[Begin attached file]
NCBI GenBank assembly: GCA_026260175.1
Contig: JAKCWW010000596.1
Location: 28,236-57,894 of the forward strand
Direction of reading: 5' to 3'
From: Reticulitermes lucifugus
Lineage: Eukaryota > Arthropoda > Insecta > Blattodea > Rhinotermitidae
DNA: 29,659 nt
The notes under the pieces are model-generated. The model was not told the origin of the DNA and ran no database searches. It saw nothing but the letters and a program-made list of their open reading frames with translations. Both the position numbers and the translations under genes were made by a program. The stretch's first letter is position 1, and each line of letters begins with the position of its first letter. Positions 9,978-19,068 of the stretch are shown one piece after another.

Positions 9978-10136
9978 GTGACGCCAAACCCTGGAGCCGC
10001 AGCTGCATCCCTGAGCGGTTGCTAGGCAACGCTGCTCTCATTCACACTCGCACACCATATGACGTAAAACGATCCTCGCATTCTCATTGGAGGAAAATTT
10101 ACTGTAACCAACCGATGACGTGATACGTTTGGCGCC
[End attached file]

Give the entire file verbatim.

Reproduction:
NCBI GenBank assembly: GCA_026260175.1
Contig: JAKCWW010000596.1
Location: 28,236-57,894 of the forward strand
Direction of reading: 5' to 3'
From: Reticulitermes lucifugus
Lineage: Eukaryota > Arthropoda > Insecta > Blattodea > Rhinotermitidae
DNA: 29,659 nt
The notes under the pieces are model-generated. The model was not told the origin of the DNA and ran no database searches. It saw nothing but the letters and a program-made list of their open reading frames with translations. Both the position numbers and the translations under genes were made by a program. The stretch's first letter is position 1, and each line of letters begins with the position of its first letter. Positions 9,978-19,068 of the stretch are shown one piece after another.

Positions 9978-10136
9978 GTGACGCCAAACCCTGGAGCCGC
10001 AGCTGCATCCCTGAGCGGTTGCTAGGCAACGCTGCTCTCATTCACACTCGCACACCATATGACGTAAAACGATCCTCGCATTCTCATTGGAGGAAAATTT
10101 ACTGTAACCAACCGATGACGTGATACGTTTGGCGCC